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Google Updates and SERP Changes - February 2011
tedster




msg:4261946
 11:19 pm on Feb 2, 2011 (gmt 0)

< continued from: [webmasterworld.com...] >
< active thread: [webmasterworld.com...] >


Related AdSense Farm Update < continued from [webmasterworld.com...] >


It's a new month and our regular SERP watching thread has been neglected a bit lately. Most of the posting right now is on dedicated threads focused on specific changes - especially the Scraping algo change [webmasterworld.com] and the promised (but not yet active) campaign against Content Farms [webmasterworld.com].

But Google's perpetual update machine keeps on turning. I'm particularly wondering about sites that publish a lot of legitimately syndicated content rather than a lot of original content. Did your rankings and traffic wobble with the "dupe content update"? If they dropped, did they rebound?

I'm watching one such website and though they are mostly republished content, nothing seemed to change.

[edited by: tedster at 6:00 pm (utc) on Feb 4, 2011]

[edited by: tedster at 8:38 pm (utc) on Feb 26, 2011]

 

Spencer




msg:4272159
 9:03 am on Feb 25, 2011 (gmt 0)

I agree Chris. Our dropped site is nothing other than our own pictures, descriptions of our processes and enrolling for students. We have 4 links on the site to "Our other sites" who haven't been hit.

We have only ever joined other art sites and actively participated in their communities. It would appear that we have been hammered for participating in these social activities. I certainly won't stop using them, as they send more interested parties to our site than Google ever has.

I would seriously advise people not to assume what has happened and then knee jerk their way to the usual Google wave, which can takes months to calm down.

[edited by: Spencer at 9:10 am (utc) on Feb 25, 2011]

flatfile




msg:4272161
 9:07 am on Feb 25, 2011 (gmt 0)

I'm seeing an increase in traffic today and it's similar to the 23rd. It's actually the U.S. traffic that's growing, everything else is the same. I think this correlates with the fact that the algo is still being rolled out.

indyank




msg:4272165
 9:12 am on Feb 25, 2011 (gmt 0)

Matt Cutts seem to be pointing to references of page sculpting and usage of nofollow tags. Are sites affected using too many nofollows to external links and flagged by google for indulging in it? Is this too part of this algo change?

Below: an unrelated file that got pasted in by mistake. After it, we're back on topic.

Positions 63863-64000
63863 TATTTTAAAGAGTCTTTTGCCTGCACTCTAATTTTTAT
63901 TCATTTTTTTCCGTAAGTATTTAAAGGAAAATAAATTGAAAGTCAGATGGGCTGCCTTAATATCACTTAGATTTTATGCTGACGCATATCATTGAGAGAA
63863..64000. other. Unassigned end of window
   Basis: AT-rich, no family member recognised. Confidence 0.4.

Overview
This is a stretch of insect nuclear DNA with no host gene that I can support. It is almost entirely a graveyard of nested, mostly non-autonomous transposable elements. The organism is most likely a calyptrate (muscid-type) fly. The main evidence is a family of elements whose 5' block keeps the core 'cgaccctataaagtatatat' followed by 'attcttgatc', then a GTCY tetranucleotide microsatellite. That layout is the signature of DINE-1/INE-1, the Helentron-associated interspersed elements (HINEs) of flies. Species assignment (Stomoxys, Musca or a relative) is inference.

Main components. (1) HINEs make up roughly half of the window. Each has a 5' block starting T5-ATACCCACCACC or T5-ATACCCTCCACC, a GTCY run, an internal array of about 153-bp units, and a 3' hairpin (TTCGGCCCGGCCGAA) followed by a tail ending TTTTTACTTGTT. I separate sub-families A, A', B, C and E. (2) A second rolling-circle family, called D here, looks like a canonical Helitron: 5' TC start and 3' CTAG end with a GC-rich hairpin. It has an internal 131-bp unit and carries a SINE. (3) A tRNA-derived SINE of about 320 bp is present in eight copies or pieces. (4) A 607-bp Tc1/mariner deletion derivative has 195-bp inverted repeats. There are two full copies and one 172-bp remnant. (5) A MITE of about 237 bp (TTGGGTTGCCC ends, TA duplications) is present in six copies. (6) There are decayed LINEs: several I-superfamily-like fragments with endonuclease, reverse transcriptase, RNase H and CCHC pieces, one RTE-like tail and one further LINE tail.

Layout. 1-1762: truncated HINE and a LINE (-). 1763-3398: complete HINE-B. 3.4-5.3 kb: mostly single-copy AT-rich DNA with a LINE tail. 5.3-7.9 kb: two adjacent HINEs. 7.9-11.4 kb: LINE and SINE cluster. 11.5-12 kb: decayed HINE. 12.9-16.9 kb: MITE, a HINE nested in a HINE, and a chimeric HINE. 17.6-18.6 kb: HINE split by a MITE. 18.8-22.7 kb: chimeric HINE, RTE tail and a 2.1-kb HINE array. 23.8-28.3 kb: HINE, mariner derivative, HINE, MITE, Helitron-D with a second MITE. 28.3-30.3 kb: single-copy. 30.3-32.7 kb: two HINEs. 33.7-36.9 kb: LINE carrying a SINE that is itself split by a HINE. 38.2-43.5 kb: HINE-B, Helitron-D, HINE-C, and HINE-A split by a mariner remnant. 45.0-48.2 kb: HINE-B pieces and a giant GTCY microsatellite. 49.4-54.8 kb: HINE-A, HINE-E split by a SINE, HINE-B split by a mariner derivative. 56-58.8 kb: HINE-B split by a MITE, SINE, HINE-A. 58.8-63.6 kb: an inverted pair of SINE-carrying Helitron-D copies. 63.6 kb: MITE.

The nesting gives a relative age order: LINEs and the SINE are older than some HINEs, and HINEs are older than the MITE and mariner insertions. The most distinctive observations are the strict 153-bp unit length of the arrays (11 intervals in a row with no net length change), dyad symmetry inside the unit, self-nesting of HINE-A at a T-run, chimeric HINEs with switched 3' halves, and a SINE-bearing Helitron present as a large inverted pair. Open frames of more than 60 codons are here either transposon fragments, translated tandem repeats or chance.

walkman




msg:4272168
 9:14 am on Feb 25, 2011 (gmt 0)

Indy, where does Matt mention nofollow?

zoltan




msg:4272170
 9:15 am on Feb 25, 2011 (gmt 0)

We are in a classified niche with UGC. We are practically the only one who do not accept XML import of listings, we do not want to have listings that are all over the internet just to avoid duplicate content. Yet, we are affected...
Of course we offer something for our members if they link to us, this is how we grow, this is why members are talking about us on Twitter, FaceBook, their own sites, etc. If this is black-hat or even grey-hat, it looks like I am getting too old for this whole thing... I find it strange to penalize all or most of marketing efforts that are not AdWords...

zerillos




msg:4272171
 9:16 am on Feb 25, 2011 (gmt 0)

Zoltan, original content/duplicate content ratio could be an indicator


we all know google doesn't know the first thing when it comes to distinguishing the original from the scraper.

this could be a part of the reason for all this mess. good sites are the one that get scraped the most. as most have noticed here, the better websites are the ones taking the beating.

chrisv1963




msg:4272173
 9:22 am on Feb 25, 2011 (gmt 0)

Zoltan, original content/duplicate content ratio could be an indicator


This might explain why eHow is still ranking for content stolen from our website and why we are no longer ranking for that content.

zerillos




msg:4272191
 10:26 am on Feb 25, 2011 (gmt 0)

do you know any good web-based proxy in the U.S. for us people outside the United States to check our rankings?

all i'm getting if i search google right now is junk, plus a lot of virus filled results... go figure... big algo update :))

thanks!

indyank




msg:4272192
 10:27 am on Feb 25, 2011 (gmt 0)

walkman, On twitter, pointing those references to many people, though the discussion was around when should nofollow be added and when it should not.

chrisv1963




msg:4272215
 11:00 am on Feb 25, 2011 (gmt 0)